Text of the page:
“We do not know who is responsible for the vandalism. What we do know is that the kind of language used during the recent presidential campaign has emboldened some people to become openly abusive and insulting. Our option as faithful people is to be sure we don’t respond in kind,” she said. “The Episcopal Church will continue to welcome all people, to seek and serve Christ in the world around us, to strive for justice and peace among all people, and to respect the dignity of every human being – even those who deface our buildings. Our buildings can be marred by anger and hatred – we will not allow our hearts to be defiled.
“Our hearts and our doors remain open to everyone, as we pray for the wisdom and courage to remain faithful disciples of Jesus.”
Since the Nov. 8 election of Donald J. Trump, increased incidences of hate crimes, anti-Semitic, homophobic and racist graffiti referencing the president-elect’s campaign rhetoric and policy proposals have been seen across the United States. In some cases, Trump supporters have substituted the words “Make America White Again” for his campaign slogan, “Make America Great Again.”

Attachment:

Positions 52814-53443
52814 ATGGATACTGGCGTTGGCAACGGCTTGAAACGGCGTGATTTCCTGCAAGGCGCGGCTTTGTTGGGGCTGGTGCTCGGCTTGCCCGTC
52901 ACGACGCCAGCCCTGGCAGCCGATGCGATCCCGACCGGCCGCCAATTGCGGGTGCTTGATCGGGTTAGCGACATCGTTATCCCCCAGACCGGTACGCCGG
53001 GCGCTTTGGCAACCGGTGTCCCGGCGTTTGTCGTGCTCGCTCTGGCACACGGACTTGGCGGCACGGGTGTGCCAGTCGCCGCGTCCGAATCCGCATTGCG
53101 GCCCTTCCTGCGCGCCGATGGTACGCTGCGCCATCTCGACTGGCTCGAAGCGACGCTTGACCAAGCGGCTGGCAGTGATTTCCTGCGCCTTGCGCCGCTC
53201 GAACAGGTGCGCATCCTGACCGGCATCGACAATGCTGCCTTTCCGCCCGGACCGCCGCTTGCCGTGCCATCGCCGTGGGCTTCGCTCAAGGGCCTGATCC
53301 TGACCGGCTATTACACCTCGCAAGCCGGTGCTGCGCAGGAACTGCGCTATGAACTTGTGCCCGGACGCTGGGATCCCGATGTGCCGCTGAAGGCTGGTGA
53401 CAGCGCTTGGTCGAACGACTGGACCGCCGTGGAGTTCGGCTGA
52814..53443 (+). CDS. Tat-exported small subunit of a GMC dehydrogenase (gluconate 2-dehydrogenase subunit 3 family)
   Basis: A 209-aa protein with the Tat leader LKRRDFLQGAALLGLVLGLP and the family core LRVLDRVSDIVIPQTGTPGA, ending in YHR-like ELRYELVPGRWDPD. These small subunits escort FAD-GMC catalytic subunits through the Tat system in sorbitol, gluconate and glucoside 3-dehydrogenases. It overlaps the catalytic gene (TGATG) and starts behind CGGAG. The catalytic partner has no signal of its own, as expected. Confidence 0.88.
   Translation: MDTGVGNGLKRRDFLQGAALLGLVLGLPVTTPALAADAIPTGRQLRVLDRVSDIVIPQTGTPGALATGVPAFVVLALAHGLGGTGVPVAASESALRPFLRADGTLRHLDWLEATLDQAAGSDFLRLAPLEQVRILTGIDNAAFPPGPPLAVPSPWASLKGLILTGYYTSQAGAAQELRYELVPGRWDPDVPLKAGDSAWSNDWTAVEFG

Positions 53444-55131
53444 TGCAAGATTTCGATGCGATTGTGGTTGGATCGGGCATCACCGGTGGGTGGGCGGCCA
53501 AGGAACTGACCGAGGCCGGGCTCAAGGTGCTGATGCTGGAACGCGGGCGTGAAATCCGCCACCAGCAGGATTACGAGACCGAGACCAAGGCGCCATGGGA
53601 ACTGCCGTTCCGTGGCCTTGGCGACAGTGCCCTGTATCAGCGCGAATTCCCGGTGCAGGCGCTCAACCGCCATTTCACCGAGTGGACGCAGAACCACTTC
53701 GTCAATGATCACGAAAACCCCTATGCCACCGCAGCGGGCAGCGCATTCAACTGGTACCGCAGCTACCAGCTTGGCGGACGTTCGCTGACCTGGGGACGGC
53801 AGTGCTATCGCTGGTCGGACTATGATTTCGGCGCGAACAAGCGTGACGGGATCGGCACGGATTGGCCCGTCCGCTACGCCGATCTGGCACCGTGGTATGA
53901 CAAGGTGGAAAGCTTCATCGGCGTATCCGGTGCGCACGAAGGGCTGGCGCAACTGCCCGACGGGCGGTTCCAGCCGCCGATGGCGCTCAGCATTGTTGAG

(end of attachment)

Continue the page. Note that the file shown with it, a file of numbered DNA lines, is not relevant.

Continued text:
At the same time, thousands of protestors have taken to the streets in at least 52 cities across the country chanting slogans like “not my president,” and carrying signs reading “love trumps hate,” “dump trump” and “the future is nasty.” The latter is in reference to a comment Trump made about Hillary Clinton during the last presidential debate when he referred to her as “a nasty woman,” a slight that has since been adopted as a slogan by women nationwide.
On Nov. 14, Presiding Bishop Michael Curry issued a statement calling on Episcopalians to affirm their identity as followers of Jesus.
“Last week I shared what I pray was a reconciling post-election message to our church, reminding us that ‘we will all live together as fellow Americans, as citizens.’ Today I want to remind us that during moments of transition, during moments of tension, it is important to affirm our core identity and values as followers of Jesus in the Episcopal Anglican way,” said Curry.
“ … We therefore assert and we believe that ‘the Episcopal Church welcomes you’ – all of you, not as merely a church slogan, but as a reflection of what we believe Jesus teaches us and at the core of the movement he began in the first century. The Episcopal Church welcomes all. All of us!”
The Rev. Robert Harvey, Church of Our Saviour’s rector, first noticed the words “Trump Nation Whites Only” written on a wall in the parish’s memorial garden on his way in to his church in the Hillendale section of Silver Spring, Maryland, for the 8 a.m. Eucharist. Once inside, as he went to check the mail, he saw that canvas banner advertising the church’s weekly Spanish-language mass had been slashed and vandalized with the same message.